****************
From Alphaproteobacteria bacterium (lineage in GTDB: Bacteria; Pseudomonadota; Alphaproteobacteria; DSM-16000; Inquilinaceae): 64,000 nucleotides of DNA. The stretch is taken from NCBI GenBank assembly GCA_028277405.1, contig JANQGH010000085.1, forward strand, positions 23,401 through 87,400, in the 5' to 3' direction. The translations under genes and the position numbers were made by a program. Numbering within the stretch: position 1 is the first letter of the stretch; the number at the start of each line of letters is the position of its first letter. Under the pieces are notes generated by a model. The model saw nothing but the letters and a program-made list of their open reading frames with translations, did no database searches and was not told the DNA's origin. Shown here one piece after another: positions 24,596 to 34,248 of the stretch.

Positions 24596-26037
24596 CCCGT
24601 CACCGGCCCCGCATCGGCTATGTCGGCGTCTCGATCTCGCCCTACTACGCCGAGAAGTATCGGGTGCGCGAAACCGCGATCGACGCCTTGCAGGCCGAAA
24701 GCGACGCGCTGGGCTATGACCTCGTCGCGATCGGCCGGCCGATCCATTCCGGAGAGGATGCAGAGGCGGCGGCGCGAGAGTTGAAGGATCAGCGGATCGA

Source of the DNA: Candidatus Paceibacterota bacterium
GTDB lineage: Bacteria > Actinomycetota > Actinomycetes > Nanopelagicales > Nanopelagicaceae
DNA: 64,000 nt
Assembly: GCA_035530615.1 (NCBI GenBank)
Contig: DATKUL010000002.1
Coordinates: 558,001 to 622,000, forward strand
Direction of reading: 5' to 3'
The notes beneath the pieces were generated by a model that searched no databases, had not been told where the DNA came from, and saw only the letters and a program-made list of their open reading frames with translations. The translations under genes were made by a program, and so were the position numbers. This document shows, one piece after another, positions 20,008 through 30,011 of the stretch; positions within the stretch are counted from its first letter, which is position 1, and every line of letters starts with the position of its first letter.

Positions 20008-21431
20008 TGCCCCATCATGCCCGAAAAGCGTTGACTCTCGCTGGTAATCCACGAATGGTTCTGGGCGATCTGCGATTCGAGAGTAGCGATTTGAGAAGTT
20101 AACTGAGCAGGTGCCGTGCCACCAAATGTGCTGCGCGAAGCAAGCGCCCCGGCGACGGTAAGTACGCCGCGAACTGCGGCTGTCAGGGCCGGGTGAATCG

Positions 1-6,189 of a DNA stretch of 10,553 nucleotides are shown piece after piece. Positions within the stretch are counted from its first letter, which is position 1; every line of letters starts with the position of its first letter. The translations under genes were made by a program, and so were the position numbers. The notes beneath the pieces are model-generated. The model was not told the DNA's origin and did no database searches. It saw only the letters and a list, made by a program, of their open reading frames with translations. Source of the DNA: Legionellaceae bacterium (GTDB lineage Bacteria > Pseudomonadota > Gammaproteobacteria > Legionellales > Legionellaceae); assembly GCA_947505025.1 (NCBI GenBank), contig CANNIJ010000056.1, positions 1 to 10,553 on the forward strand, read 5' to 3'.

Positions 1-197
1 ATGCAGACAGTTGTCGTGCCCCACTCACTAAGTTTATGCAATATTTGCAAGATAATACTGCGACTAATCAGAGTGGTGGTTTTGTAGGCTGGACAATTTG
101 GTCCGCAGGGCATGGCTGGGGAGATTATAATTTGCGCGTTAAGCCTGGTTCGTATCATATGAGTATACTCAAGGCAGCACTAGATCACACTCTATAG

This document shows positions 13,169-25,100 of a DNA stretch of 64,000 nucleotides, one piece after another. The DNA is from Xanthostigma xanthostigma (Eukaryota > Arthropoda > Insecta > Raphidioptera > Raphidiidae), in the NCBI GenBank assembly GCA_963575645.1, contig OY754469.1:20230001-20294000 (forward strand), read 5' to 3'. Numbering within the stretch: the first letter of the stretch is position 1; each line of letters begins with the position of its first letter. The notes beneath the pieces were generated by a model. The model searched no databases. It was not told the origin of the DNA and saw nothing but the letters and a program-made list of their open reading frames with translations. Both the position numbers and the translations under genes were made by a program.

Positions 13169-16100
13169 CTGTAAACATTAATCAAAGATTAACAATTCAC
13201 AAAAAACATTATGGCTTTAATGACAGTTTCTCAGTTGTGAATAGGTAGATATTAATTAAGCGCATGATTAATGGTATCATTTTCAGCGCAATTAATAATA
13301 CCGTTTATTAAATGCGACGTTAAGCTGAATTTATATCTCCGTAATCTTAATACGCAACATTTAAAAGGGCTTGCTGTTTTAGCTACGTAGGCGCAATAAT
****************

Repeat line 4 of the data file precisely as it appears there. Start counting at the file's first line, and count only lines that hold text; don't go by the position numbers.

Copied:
24601 CACCGGCCCCGCATCGGCTATGTCGGCGTCTCGATCTCGCCCTACTACGCCGAGAAGTATCGGGTGCGCGAAACCGCGATCGACGCCTTGCAGGCCGAAA